Evidently, Don't Go In The Woods...Alone! was a notorious, controversial film when it was released on video in England, where it inaugurated the "video nasties" movement (horror films that the British censors deemed totally inappropriate for distribution to the public). I remember when Don't Go In The Woods...Alone! played at our local drive-in back in 1983; it was the second bill on an all-night triple feature, and I can assure you, there wasn't anything the least controversial or notorious in its arrival to the Maumee Outdoor Theatre. If anyone in their cars were really paying attention to it, they were probably there without a date. An inept exercise in Friday the 13th shenanigans, Don't Go In The Woods...Alone! does leave the experienced horror fan with an affectionate sense of deja vu for its time-honored cliches of 1970's and 80's low-budget horror filmmaking.
Four campers - Peter (Jack McClelland), Ingrid (Mary Gail Artz), Craig (James P. Hayden), and Joanie (Angie Brown) - go into the mountains of Utah for what can only be described as...a hiking trip. Meanwhile, other campers and hikers on the various trails are being laid to waste by an unseen menace who could be a bear, or caveman Alley Oop, depending on if the sun's in your eyes. The sheriff (Ken Carter) has been alerted to stories about hikers disappearing, but frankly, he's doesn't seem too riled up about it all. One by one, our intrepid campers are confronted by the machete-wielding Cro-Magnon man. Who will live, and who will die? Surely, you jest.
There appears to be some confusion on which direction to take here.
When I listened to the commentary track, I perked up a little when I found out the director, James Bryan, had been associated with Sunn Classics, the Utah-based movie studio associated with such campy Saturday afternoon matinee classics as In Search of Historic Jesus, In Search of Noah's Ark, Hangar 18, and The Lincoln Conspiracy. Unfortunately, Don't Go In The Woods...Alone! makes those looney "documentaries" look like Citizen Kane (or at least a really good episode of Grizzly Adams). Director Bryan insists in the commentaries that he did all of this on purpose - and by "all of this," I mean mismatched shots, wooden acting (if it can even be called that), atrocious dialogue, questionable special effects, continuity problems, and a general air of arrested artistic development. But after watching Don't Go In The Woods...Alone! I seriously question that. Nothing about Don't Go In The Woods...Alone! is so intentionally funny that you would sit up and say, "This is parody." What must have grown with Don't Go In The Woods...Alone!'s cult (does it really have a cult, or is that all bull, too?) is the notion that, "nobody could be this inept; the director had to be putting us on." If the resulting effect of Don't Go In The Woods...Alone! indeed was calculated, then somebody needs to go back and watch some I Love Lucy's and The Honeymooners, because it's just not funny. In fact, it's not even bad enough to be funny (see: Showgirls). It's just a crappy little horror film, made on a shoestring budget, with people who really showed some grit in getting it done. That's fine, and more power to those people. But that doesn't make it good.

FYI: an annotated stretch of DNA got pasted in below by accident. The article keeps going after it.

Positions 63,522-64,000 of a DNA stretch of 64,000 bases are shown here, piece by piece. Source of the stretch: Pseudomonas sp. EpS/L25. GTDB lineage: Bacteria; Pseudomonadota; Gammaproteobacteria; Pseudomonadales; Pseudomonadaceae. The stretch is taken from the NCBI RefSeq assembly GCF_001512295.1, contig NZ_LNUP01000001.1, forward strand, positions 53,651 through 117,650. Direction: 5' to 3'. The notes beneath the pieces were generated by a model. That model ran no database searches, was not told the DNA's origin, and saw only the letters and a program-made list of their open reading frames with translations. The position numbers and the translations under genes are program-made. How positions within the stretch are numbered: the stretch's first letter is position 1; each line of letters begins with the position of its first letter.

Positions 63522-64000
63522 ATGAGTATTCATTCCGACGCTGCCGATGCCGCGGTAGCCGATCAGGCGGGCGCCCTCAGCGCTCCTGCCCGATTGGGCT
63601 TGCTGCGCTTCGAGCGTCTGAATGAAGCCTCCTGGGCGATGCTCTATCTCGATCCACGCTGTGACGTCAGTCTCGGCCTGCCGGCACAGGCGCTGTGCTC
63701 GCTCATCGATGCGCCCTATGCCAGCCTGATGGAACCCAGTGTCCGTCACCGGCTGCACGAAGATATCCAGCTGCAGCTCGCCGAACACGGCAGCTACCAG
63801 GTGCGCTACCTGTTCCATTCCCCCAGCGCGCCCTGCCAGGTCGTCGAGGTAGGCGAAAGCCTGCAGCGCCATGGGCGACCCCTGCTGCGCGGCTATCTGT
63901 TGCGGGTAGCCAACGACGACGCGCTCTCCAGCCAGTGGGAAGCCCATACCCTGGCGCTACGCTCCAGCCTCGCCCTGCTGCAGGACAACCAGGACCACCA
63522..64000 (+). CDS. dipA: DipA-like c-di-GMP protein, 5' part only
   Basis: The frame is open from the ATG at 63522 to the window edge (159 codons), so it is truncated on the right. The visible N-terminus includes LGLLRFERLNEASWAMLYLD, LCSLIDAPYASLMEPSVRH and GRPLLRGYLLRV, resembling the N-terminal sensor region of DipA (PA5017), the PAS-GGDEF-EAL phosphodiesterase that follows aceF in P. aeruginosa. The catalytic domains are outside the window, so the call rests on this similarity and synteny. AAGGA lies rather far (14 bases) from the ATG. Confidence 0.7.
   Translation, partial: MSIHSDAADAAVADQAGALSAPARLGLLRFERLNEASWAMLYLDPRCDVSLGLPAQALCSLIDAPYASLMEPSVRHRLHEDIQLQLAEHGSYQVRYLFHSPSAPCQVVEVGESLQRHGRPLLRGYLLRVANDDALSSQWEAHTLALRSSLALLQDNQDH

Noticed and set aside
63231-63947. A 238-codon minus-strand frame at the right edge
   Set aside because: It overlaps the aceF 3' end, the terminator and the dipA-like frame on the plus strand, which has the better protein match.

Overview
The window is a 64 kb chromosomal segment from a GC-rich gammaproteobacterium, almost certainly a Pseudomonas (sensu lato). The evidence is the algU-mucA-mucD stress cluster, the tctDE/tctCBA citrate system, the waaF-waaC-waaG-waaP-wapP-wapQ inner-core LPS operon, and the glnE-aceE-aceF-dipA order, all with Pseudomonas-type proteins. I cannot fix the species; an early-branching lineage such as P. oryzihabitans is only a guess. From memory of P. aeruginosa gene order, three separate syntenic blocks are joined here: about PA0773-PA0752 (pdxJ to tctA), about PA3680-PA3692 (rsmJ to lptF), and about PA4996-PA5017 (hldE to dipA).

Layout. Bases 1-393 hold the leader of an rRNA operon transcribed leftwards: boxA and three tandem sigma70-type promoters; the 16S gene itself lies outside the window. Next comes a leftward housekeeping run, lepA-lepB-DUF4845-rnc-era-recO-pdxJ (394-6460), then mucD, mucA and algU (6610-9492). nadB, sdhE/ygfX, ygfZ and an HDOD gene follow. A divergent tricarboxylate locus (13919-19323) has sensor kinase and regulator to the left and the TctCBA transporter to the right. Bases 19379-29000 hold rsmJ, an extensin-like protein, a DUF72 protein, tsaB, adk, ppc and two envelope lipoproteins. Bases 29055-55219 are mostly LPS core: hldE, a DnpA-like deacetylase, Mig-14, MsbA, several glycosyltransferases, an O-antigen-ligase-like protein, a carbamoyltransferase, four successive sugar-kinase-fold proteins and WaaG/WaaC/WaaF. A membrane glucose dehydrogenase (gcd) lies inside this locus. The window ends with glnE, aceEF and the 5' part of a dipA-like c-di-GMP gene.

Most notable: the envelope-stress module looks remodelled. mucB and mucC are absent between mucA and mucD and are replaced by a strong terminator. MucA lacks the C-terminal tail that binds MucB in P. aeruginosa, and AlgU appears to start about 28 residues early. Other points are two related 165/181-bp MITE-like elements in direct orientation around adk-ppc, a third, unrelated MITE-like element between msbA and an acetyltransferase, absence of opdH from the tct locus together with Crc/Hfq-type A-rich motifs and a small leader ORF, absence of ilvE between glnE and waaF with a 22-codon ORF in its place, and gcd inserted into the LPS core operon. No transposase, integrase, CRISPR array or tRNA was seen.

The DVD box indicates that this full frame transfer from the original negative has been personally supervised by the director, so one must assume it's the correct ratio. It's still full of scratches and some iffy color -- which may very well come from the original source (the director used "short ends" of negatives to shoot the film -- the leftover, undeveloped ends of bigger spools of negative). Still, that's part, I guess, of the ever-so-slight charm of watching Don't Go In The Woods...Alone! -- it looks as bad as it did when I saw it at the drive-in.
The Dolby Digital mono soundtrack is adequate for the post-production looped-in dialogue.
There's a startling amount of extras for such a marginal film. First, there are two commentaries; the first with director Bryan, and the second with Bryan, Devron Miller of CKY, and star Mary Gail Artz. The director-only commentary is actually a fairly interesting look at the trials and tribulations of putting on a low-budget horror film. Bryan is certainly a genial, laid-back commentator, and I enjoyed his thoughts much more than actually watching his film. The second commentary is a much more raucous one, but not nearly as insightful. Next, there's a one hour featurette that gives us a current glimpse of most of the actors and crew that worked on the film. Next up, there's some vintage video of interviews Bryan and Tom Drury (Alley Oop) did for local Salt Lake TV programs, pushing the film. There's a section featuring posters and stills from the film, and finally, a reconstructed trailer for the film. That's a lot of stuff for a film almost nobody remembers.
Don't buy it, just rent it. If you grew up with stuff like this like I did, you'll get a nice, happy little buzz at how movies sounded and looked and played from that period. It's a small, dopey film, but the gore is amusing, and really -- they were working with almost nothing. What excuses do the big studios have when they turn out multi-million dollar junk that's just as inept? Don't Go In The Woods...Alone! isn't for your library, but it might amuse you on a Saturday night -- particularly if your town doesn't have a drive-in anymore. Rent it.
Paul Mavis is an internationally published film and television historian, a member of the Online Film Critics Society, and the author of The Espionage Filmography.